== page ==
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ERIC Number: EJ1013247
Record Type: Journal
Publication Date: 2013-Mar
Pages: 6
Abstractor: ERIC
ISSN: ISSN-1525-1810
Leading the Transition from the Alternate Assessment Based on Modified Achievement Standards to the General Assessment
Lazarus, Sheryl S.; Rieke, Rebekah
Journal of Special Education Leadership, v26 n1 p25-30 Mar 2013
Schools are facing many changes in the ways that teaching, learning, and assessment take place. Most states are moving from individual state standards to the new Common Core State Standards, which will be fewer, higher, and more rigorous than most current state standards. As the next generation of assessments used for accountability are rolled out, many students will be transitioned to new assessments. One of the greatest challenges will be for those students with disabilities who are currently participating in an alternate assessment based on modified achievement standards (AA-MAS) who will need to be transitioned to the regular assessment. The Elementary and Secondary Education Act (ESEA) and the Individuals with Disabilities Education Act (IDEA) require that all students, including students with disabilities, participate in state assessments. Most students with disabilities participate in the regular test, with or without accommodations; a few students with the most significant cognitive disabilities participate in an alternate assessment based on alternate achievement standards (AA-AAS). In 2007, federal regulations allowed states to offer another option: the AA-MAS. States could count up to 2% of students proficient using the AA-MAS. States were not required to offer an AA-MAS. Students eligible for the AA-MAS were required to have an individualized education program (IEP) and could be from any disability category. The students were required to have access to grade-level content but be considered unlikely to reach grade level proficiency within the time period covered by their IEPs (U.S. Department of Education, 2007). Four years after the implementation of the 2007 AA-MAS regulation, 17 states had developed an assessment they considered to be an AA-MAS (Price, Hodgson, Lazarus, & Thurlow, 2011). Now, federal policies are changing in regard to this assessment option, and some states are phasing it out. This can present a challenge for special education leaders because almost all students who currently participate in this assessment option will need to be transitioned to the regular test, with or without accommodations. This paper provides an overview of six things that can ease the transition: (1) looking at the data; (2) ensuring that students are in the appropriate assessment; (3) using IEPs with measurable goals; (4) ensuring that students have access to grade-level content; (5) considering students' access needs, and (6) providing professional development for teachers. (Contains 4 figures.)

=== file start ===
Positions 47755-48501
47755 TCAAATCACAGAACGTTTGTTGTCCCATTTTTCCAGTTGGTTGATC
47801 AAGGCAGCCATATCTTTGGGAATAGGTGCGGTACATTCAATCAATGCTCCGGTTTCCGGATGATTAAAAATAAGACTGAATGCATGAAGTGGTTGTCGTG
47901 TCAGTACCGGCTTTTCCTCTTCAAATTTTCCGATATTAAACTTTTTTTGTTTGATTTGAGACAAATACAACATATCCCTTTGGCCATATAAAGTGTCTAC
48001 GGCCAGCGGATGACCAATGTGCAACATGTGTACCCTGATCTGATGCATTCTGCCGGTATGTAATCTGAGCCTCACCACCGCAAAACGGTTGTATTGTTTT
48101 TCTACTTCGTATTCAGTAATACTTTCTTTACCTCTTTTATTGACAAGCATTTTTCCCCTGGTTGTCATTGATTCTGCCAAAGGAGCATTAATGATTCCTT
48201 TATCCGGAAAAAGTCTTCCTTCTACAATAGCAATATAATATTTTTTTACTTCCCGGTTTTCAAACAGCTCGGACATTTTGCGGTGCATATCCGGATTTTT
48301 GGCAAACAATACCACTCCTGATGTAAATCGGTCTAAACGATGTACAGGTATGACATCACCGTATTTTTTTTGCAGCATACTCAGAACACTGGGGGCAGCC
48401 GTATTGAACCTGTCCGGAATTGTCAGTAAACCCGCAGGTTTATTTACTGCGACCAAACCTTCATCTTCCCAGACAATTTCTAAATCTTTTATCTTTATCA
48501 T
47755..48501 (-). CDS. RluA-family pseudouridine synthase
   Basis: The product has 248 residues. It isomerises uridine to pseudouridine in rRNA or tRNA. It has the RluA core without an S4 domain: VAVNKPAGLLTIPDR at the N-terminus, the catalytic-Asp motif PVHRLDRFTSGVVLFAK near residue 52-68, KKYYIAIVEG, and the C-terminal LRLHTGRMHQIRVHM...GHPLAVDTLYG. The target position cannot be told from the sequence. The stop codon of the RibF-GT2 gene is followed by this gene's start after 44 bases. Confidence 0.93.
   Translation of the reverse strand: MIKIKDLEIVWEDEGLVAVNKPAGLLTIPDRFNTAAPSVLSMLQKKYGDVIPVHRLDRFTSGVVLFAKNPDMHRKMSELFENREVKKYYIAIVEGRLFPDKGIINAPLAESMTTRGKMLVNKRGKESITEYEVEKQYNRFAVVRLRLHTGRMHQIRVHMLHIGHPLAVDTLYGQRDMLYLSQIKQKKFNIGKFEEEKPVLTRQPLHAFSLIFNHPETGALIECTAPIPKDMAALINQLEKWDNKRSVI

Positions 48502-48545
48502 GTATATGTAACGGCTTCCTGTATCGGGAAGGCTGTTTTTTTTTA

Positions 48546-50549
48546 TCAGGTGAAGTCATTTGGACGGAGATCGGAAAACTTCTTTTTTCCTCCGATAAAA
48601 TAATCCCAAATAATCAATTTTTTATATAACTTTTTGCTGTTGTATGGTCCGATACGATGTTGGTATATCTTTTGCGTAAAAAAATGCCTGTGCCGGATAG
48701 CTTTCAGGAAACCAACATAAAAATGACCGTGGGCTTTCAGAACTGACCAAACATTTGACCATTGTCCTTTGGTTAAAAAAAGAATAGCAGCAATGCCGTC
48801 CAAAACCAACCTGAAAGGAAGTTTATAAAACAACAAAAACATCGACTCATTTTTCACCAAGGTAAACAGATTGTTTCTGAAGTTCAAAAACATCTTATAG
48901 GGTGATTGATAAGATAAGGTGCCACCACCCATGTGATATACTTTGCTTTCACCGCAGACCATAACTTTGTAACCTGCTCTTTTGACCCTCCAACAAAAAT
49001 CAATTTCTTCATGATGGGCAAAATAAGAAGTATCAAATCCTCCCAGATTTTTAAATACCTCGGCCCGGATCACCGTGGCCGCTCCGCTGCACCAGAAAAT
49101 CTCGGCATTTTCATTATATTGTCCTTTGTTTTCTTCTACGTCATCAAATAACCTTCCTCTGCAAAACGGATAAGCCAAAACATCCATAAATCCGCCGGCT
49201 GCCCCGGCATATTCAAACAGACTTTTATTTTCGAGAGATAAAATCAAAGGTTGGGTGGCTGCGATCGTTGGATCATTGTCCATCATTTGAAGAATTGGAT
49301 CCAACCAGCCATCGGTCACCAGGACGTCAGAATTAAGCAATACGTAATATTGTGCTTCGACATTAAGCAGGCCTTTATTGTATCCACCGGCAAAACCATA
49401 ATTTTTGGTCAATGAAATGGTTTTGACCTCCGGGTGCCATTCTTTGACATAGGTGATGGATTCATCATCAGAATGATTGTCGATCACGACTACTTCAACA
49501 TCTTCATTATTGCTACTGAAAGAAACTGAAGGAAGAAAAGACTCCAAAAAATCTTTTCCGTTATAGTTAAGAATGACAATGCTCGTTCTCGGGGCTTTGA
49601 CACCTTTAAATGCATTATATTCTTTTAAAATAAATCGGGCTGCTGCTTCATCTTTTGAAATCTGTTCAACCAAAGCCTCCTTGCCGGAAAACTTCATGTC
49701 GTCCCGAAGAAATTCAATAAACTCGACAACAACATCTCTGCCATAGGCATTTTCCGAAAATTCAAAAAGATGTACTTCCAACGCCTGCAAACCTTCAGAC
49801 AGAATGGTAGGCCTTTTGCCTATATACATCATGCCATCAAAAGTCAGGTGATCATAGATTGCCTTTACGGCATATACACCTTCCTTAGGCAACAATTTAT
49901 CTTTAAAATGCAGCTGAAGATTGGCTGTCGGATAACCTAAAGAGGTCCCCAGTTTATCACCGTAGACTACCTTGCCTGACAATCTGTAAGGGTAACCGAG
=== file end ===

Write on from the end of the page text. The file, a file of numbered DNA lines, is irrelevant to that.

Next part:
Council of Administrators of Special Education. Fort Valley State University, 1005 State University Drive, Fort Valley, GA 31030. Tel: 478-825-7667; Fax: 478-825-7811; Web site:
Publication Type: Journal Articles; Reports - Descriptive
Education Level: Elementary Secondary Education
Audience: N/A
Language: English
Sponsor: N/A
Authoring Institution: N/A
Identifiers - Laws, Policies, & Programs: Elementary and Secondary Education Act; Individuals with Disabilities Education Act